Don’t you understand?

The purported link between Iraq and al-Qaeda turns out to have been made up by a prisoner being tortured by the Egyptian secret police after being “rendered” to Egypt by the U.S.

If we stopped torturing people, directly or by proxy, then we couldn’t force them to reveal what they didn’t know and what in fact wasn’t true. And without untruths, the War on Terror would grind to a halt.

Author: Mark Kleiman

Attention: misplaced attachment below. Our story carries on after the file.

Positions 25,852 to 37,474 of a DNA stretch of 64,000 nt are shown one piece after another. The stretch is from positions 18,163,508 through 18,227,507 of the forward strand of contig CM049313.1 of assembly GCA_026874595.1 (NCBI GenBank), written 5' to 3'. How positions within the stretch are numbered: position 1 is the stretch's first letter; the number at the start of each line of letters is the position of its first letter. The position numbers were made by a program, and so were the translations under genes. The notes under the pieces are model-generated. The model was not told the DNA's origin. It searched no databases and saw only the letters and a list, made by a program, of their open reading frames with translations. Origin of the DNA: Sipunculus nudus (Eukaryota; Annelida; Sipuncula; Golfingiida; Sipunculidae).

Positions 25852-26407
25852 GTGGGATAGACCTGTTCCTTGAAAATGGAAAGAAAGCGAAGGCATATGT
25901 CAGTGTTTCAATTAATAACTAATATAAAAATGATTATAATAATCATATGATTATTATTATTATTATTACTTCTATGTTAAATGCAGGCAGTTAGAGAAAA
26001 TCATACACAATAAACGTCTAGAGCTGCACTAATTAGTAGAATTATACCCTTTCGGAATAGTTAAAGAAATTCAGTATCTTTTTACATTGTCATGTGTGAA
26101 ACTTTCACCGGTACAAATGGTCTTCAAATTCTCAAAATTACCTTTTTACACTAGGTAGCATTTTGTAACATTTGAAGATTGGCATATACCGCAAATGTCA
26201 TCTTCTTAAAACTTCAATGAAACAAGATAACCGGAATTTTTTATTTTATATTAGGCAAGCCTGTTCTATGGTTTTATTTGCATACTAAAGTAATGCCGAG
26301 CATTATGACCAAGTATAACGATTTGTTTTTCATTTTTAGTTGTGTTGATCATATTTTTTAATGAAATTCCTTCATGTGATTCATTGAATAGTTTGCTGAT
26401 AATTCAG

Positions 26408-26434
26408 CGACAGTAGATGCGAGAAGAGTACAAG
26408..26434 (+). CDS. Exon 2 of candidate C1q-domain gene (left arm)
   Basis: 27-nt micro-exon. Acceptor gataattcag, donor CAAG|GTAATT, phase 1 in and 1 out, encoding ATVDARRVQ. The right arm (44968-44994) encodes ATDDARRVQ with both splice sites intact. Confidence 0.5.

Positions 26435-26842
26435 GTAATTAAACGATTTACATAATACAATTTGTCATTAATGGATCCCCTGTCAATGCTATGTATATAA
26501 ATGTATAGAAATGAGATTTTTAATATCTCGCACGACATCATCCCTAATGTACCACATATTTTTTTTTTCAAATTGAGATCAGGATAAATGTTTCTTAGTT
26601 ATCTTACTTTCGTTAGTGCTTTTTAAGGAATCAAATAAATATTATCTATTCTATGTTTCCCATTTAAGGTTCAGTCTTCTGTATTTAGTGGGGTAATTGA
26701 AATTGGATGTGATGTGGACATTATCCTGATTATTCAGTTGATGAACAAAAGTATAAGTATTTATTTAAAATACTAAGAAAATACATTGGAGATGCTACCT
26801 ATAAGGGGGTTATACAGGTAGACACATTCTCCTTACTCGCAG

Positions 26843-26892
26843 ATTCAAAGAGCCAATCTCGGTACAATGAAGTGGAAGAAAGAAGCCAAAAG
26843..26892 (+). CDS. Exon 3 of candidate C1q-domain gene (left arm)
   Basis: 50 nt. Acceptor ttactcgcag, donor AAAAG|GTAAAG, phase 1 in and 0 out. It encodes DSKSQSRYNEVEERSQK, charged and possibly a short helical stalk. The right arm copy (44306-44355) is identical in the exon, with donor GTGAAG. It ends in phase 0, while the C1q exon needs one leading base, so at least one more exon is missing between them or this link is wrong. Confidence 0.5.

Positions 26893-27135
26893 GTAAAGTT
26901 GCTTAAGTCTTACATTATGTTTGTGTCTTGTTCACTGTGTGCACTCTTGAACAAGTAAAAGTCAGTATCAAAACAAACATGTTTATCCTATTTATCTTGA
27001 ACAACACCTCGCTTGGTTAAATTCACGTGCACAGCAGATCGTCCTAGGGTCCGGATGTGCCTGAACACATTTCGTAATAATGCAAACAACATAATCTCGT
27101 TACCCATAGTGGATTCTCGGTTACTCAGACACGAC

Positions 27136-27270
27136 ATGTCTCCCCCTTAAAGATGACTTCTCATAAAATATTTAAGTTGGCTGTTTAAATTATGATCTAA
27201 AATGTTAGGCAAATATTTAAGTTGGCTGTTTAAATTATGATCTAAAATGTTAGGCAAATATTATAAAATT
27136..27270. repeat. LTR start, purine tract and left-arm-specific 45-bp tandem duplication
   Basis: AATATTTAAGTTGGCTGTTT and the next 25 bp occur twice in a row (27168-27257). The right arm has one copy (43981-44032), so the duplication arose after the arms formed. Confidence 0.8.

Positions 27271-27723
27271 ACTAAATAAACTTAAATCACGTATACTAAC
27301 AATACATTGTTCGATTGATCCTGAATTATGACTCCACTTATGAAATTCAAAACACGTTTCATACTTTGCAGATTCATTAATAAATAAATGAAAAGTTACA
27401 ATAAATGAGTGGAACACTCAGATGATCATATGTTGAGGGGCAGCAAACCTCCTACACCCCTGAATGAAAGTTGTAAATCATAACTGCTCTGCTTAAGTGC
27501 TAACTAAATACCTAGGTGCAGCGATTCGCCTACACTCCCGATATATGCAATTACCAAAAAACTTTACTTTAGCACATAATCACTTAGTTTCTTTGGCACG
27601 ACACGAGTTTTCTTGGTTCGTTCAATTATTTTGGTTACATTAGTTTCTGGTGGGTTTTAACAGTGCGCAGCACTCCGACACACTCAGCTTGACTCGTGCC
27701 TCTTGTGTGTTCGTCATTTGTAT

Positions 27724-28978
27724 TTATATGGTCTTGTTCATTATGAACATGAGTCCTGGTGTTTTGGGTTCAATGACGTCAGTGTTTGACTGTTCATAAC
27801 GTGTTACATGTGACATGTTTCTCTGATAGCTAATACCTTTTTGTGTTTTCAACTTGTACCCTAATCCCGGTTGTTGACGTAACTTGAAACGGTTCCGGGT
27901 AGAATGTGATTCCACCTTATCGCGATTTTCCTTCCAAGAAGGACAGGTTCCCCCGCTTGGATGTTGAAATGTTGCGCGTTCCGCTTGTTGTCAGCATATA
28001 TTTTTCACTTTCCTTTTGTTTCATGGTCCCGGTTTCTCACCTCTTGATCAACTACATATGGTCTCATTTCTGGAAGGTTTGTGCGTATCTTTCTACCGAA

Professor of Public Policy at the NYU Marron Institute for Urban Management and editor of the Journal of Drug Policy Analysis. Teaches about the methods of policy analysis about drug abuse control and crime control policy, working out the implications of two principles: that swift and certain sanctions don't have to be severe to be effective, and that well-designed threats usually don't have to be carried out. Books: Drugs and Drug Policy: What Everyone Needs to Know (with Jonathan Caulkins and Angela Hawken) When Brute Force Fails: How to Have Less Crime and Less Punishment (Princeton, 2009; named one of the "books of the year" by The Economist Against Excess: Drug Policy for Results (Basic, 1993) Marijuana: Costs of Abuse, Costs of Control (Greenwood, 1989) UCLA Homepage Curriculum Vitae Contact: